Recently I was lucky enough to spend a week at a very nice destination spa. Though body "treatments" were available, the emphasis was on a wide range of exercise options and healthy eating and cooking rather than lounging in mud or wrapping up like a seaweed burrito. I went for a more active experience, and that's what I got.
My purpose for going there was to have a warm-weather break and to spend quality time with my companion, and I definitely got those, but what I wasn't expecting was a major diet and attitude reset. For a week, menus, shopping, cooking, and cleanup were out of my hands, and all I had to do was choose exercise and leisure activities, and show up at the table 3 times a day. Meals were in the hands of talented experts, and they were fabulous, yet fabulously healthy. After a week, I noticed a few things:
--My taste for sweet stuff got reset. Yes, there were desserts at dinner, but the portions were small, and mainly sweetened with agave. By the end of the week, a piece of chocolate somebody gave me wasn't all that appealing (was this really ME??) and I ended up bringing it home and giving it to someone else.
--My taste for salt got reset. I had thought I lived a pretty low-sodium existence, but was amazed after a Chinese meal back home when the soy sauce seemed unpleasantly salty and my body blew up with water retention.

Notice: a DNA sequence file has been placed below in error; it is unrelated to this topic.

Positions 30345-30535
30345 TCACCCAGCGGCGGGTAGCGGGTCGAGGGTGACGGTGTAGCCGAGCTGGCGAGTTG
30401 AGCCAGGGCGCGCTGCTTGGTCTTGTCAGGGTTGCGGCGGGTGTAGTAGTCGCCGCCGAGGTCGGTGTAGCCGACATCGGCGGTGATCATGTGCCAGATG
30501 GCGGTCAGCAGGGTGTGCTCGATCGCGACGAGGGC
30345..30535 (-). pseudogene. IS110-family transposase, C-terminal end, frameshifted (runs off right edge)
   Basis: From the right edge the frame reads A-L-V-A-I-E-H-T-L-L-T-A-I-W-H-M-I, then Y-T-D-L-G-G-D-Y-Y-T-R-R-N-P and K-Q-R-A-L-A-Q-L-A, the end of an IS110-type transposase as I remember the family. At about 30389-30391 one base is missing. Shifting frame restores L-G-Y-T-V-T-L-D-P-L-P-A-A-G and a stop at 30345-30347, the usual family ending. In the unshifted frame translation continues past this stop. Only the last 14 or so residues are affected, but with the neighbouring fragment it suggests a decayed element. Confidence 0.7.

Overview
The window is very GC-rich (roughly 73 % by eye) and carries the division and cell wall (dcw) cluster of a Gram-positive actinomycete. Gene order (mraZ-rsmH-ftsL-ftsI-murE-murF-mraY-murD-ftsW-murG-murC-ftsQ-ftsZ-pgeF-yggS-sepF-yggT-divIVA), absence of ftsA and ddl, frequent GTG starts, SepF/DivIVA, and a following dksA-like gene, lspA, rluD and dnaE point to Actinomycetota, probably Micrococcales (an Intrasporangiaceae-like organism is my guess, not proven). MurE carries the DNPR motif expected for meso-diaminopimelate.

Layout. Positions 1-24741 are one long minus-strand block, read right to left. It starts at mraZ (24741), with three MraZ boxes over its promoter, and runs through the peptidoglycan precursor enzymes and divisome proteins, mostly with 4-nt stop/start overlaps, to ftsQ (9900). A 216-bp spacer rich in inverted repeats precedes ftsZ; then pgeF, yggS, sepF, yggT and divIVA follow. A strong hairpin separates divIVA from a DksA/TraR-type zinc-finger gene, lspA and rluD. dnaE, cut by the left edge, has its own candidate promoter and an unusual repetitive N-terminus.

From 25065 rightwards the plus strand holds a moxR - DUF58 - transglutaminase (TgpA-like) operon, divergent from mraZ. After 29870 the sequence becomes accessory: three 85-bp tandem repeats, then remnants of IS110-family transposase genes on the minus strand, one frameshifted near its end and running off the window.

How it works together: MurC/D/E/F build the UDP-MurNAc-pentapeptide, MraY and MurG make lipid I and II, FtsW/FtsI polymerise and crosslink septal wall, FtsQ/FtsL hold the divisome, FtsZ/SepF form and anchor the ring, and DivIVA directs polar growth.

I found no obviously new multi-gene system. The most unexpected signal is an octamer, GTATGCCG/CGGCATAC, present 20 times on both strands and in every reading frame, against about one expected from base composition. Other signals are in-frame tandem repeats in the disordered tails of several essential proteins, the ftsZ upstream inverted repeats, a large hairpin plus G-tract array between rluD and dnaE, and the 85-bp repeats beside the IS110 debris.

--You can have vegetables at any meal. Even breakfast. Rice and steamed vegetables were always a breakfast buffet option. You can have them with savory instead of sweet oatmeal. You can pile them on an egg.
--You need adequate protein when you're active, but this can be some beans on your salad or a yoghurt drink, not necessarily a hunk of chicken or steak.
--You can eat flowers (if they're grown organically). Calendula petals are a beautiful garnish.
--Relaxation is an important component of exercise. I discovered the "stretch and relax" class was the perfect ending for an active day.
I was an altered person when I returned to the "real" world. It started at the airport, where all the food offerings were highly processed items full of empty calories, sugar, and salt. Eventually I found a fresh fruit salad, but it took some searching. I now approach meal planning with the phrase, "what would the spa serve?" We have more vegetarian dinners, more vegetable ingredients, and I keep a better supply of fresh fruit for snacks. There's dried fruit (in limited amounts) in the car for when the munchies strike.
And the result so far has been a restart on my weight loss. Slow, steady, sustainable.